Let’s Talk About Exfoliation


If you think about it, exfoliants look really good on paper—they claim to remove dead skin cells, reduce breakouts, and improve skin absorption, making skin look better than ever. It feels ultra-satisfying too, especially after sloughing off all the dirt with a gritty cleanser that makes your skin look poreless, glassy, and tight.


Unfortunately, a doll-like face means that you’re exfoliating the wrong way. Tight and shiny skin means that your skin has been stripped of all its moisture and that dead cells are building up! Scrubs are not meant for everyday use, and when you do use them it’s important to make sure that they are gentle.

There are two ways to exfoliate: You can do it physically, or chemically. Physical exfoliation gets a bad rep because it involves scrubbing the skin, and bad products often cause redness and irritation. These types of exfoliators shouldn’t be used on flaked or sensitive skin with active breakouts, and should also only be used up to twice a week. When done correctly, physical exfoliators can do some real good; but your success is contingent on what product you’re using. For cleansers, make sure to get the type that contains small beads that melt into your skin. Gritty beads cause microdermabrasion, and these usually do not degrade, which is bad for the environment. If you’re not into scrubs but still want the pros of exfoliation, try using a washcloth designed for sensitive skin.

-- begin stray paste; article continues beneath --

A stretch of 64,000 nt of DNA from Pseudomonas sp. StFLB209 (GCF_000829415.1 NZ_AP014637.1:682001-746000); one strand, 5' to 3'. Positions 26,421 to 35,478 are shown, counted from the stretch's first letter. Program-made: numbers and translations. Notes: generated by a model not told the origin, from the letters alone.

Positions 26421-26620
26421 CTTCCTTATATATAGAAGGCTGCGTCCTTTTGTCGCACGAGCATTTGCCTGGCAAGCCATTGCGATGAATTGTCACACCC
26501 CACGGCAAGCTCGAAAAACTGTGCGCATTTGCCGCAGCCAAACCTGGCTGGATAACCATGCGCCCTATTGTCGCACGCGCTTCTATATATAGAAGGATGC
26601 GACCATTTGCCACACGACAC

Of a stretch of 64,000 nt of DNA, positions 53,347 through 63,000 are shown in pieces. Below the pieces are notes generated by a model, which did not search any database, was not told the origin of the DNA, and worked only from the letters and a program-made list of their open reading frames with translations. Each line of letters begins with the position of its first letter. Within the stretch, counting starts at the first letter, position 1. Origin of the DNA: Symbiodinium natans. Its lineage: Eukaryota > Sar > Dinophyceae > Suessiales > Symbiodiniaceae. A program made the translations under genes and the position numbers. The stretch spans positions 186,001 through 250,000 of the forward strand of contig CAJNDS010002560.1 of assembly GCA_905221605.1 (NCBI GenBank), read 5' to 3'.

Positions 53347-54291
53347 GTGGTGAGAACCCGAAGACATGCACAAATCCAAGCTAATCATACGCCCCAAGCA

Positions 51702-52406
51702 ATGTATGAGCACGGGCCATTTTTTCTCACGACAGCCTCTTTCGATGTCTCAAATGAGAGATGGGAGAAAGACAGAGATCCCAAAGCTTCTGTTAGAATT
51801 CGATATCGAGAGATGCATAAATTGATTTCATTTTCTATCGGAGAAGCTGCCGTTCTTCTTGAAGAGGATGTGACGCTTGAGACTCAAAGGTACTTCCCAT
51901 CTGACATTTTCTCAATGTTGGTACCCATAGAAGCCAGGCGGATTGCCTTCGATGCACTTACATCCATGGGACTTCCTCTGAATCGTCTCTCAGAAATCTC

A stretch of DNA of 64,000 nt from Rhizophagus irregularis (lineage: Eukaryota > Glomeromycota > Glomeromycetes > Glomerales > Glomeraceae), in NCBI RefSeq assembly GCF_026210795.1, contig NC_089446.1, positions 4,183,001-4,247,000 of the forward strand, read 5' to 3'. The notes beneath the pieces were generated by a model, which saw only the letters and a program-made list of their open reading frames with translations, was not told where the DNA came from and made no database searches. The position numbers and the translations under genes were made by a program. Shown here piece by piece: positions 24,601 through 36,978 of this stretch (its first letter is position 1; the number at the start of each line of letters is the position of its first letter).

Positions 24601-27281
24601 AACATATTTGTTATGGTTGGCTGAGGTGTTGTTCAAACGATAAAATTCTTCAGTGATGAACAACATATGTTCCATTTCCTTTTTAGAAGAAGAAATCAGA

Chemical exfoliation uses alpha and beta hydroxy acids (AHA/BHA) to remove dead skin, and usage is on a case-to-case basis. Gentler than physical exfoliation, the acids of these kinds of products loosen up the bonds that keep your dead skin cells together. AHA can also give the skin some extra moisture, which is good for those with skin on the drier side. If you’ve got the budget, a chemical exfoliator is a no-brainer!


Monitoring your skin is an important step when it comes exfoliating. We know that it can be addicting with its almost-immediate effects, but that irritated skin can’t lie and is there are a reason—it’s protecting the new delicate skin that’s growing. Taking off this protective layer will cause you a lot of pain and maybe even scarring, which you do not want.

The logical next step to getting dried out skin back on track seems to be loading up on the lotions and creams, but hold that thought! Your skin’s now more sensitive to your regular products, so make sure to natural oils and mineral or organic makeup.

Switching out your creams in favour of oils actually gives your skin an edge when it comes to healing. The lipids in the oils reinforce the stratum corneum, the layer of skin that keeps the harsh elements at bay and preserves moisture, giving your skin a chance to heal without scarring.

The road to good skin after a bout with over-exfoliation is a bumpy one, make sure not to overdo it!

Do you have an experience with over-exfoliation? Let us know in the comments below! #beautybytes

Featured image via AHCO Foods.